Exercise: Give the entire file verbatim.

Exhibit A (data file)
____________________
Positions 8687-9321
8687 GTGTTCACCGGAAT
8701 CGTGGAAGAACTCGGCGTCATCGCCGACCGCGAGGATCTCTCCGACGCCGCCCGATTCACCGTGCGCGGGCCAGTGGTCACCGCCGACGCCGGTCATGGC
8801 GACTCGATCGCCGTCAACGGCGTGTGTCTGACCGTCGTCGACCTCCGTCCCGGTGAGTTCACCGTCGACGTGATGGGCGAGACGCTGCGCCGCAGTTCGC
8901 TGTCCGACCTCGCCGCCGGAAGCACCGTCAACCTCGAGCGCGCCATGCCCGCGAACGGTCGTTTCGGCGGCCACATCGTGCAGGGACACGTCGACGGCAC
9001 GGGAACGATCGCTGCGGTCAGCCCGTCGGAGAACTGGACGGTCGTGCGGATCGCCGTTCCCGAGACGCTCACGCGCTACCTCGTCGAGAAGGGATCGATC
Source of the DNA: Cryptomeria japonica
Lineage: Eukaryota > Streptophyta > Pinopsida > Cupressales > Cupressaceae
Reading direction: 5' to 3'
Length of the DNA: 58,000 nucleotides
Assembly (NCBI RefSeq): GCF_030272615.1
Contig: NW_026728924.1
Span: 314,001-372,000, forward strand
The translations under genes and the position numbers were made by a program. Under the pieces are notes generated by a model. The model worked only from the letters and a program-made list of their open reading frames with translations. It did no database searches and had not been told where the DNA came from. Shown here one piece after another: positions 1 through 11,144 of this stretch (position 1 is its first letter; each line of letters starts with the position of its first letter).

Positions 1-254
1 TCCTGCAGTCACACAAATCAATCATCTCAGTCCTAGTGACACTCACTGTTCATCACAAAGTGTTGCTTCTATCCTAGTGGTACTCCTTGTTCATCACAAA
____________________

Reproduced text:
Positions 8687-9321
8687 GTGTTCACCGGAAT
8701 CGTGGAAGAACTCGGCGTCATCGCCGACCGCGAGGATCTCTCCGACGCCGCCCGATTCACCGTGCGCGGGCCAGTGGTCACCGCCGACGCCGGTCATGGC
8801 GACTCGATCGCCGTCAACGGCGTGTGTCTGACCGTCGTCGACCTCCGTCCCGGTGAGTTCACCGTCGACGTGATGGGCGAGACGCTGCGCCGCAGTTCGC
8901 TGTCCGACCTCGCCGCCGGAAGCACCGTCAACCTCGAGCGCGCCATGCCCGCGAACGGTCGTTTCGGCGGCCACATCGTGCAGGGACACGTCGACGGCAC
9001 GGGAACGATCGCTGCGGTCAGCCCGTCGGAGAACTGGACGGTCGTGCGGATCGCCGTTCCCGAGACGCTCACGCGCTACCTCGTCGAGAAGGGATCGATC
Source of the DNA: Cryptomeria japonica
Lineage: Eukaryota > Streptophyta > Pinopsida > Cupressales > Cupressaceae
Reading direction: 5' to 3'
Length of the DNA: 58,000 nucleotides
Assembly (NCBI RefSeq): GCF_030272615.1
Contig: NW_026728924.1
Span: 314,001-372,000, forward strand
The translations under genes and the position numbers were made by a program. Under the pieces are notes generated by a model. The model worked only from the letters and a program-made list of their open reading frames with translations. It did no database searches and had not been told where the DNA came from. Shown here one piece after another: positions 1 through 11,144 of this stretch (position 1 is its first letter; each line of letters starts with the position of its first letter).

Positions 1-254
1 TCCTGCAGTCACACAAATCAATCATCTCAGTCCTAGTGACACTCACTGTTCATCACAAAGTGTTGCTTCTATCCTAGTGGTACTCCTTGTTCATCACAAA